Proof of Concept of a Binary Blood Assay for Predicting Radiosensitivity

Cancers (Basel). 2021 May 19;13(10):2477. doi: 10.3390/cancers13102477.


Radiation therapy (RT), either alone or in combination with surgery and/or chemotherapy is a keystone of cancers treatment. Early toxicity is common, sometimes leading to discontinuation of treatment. Recent studies stressed the role of the phosphorylated ATM (pATM) protein in RT-toxicity genesis and its ability in predicting individual radiosensitivity (IRS) in fibroblasts. Here we assessed the reliability of the pATM quantification in lymphocytes to predict IRS. A first retrospective study was performed on 150 blood lymphocytes of patients with several cancer types. Patients were divided into 2 groups, according to the grade of experienced toxicity. The global quantity of pATM molecules was assessed by ELISA on lymphocytes to determine the best threshold value. Then, the binary assay was assessed on a validation cohort of 36 patients with head and neck cancers. The quantity of pATM molecules in each sample of the training cohort was found in agreement with the observed Common Terminology Criteria for Adverse Events (CTCAE) grades with an AUC = 0.71 alone and of 0.77 combined to chemotherapy information. In the validation cohort, the same test was conducted with the following performances: sensitivity = 0.84, specificity = 0.54, AUC = 0.70 and 0.72 combined to chemotherapy. This study provides the basis of an easy to perform assay for clinical use.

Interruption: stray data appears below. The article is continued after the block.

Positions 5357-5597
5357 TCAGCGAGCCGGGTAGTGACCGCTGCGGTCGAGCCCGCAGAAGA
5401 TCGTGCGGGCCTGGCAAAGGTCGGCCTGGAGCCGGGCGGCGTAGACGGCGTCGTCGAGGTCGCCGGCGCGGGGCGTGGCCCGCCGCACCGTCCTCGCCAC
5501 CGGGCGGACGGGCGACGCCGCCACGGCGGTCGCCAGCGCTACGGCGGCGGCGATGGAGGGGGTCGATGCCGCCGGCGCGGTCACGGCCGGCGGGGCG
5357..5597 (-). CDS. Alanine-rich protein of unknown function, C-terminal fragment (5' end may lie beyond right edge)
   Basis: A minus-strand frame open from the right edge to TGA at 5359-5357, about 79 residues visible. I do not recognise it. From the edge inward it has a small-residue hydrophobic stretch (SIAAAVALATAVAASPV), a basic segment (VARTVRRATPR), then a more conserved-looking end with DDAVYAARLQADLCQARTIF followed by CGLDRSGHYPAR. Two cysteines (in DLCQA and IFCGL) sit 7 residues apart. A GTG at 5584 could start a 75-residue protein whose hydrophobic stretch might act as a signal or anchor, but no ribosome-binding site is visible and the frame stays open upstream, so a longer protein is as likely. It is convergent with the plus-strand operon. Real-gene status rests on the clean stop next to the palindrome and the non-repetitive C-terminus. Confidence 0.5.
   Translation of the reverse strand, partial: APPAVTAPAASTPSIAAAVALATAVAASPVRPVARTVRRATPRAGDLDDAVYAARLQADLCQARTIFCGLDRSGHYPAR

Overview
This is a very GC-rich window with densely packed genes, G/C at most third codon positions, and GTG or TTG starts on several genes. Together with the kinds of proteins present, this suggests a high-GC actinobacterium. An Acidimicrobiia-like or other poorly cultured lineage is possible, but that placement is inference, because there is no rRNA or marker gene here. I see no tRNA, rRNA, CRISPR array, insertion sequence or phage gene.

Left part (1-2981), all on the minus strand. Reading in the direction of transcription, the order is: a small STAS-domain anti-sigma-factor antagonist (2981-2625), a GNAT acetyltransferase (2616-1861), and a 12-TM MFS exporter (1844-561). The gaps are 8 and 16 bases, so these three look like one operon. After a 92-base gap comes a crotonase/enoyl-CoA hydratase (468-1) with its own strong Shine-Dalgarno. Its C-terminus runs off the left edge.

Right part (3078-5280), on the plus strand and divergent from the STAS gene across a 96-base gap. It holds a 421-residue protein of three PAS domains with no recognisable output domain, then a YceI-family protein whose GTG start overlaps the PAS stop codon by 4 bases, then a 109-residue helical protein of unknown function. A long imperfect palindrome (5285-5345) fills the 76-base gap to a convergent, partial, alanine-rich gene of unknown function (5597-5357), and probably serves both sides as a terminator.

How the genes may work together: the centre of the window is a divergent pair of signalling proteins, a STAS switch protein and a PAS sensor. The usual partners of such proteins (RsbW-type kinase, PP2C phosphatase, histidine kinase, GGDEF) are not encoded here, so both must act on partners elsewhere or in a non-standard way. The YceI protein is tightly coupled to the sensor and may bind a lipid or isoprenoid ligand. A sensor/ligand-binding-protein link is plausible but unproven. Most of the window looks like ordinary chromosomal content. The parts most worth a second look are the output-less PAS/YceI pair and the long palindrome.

Keywords: biological marker; cancer; normal tissue complication probability; pATM; radiation-induced toxicity prediction.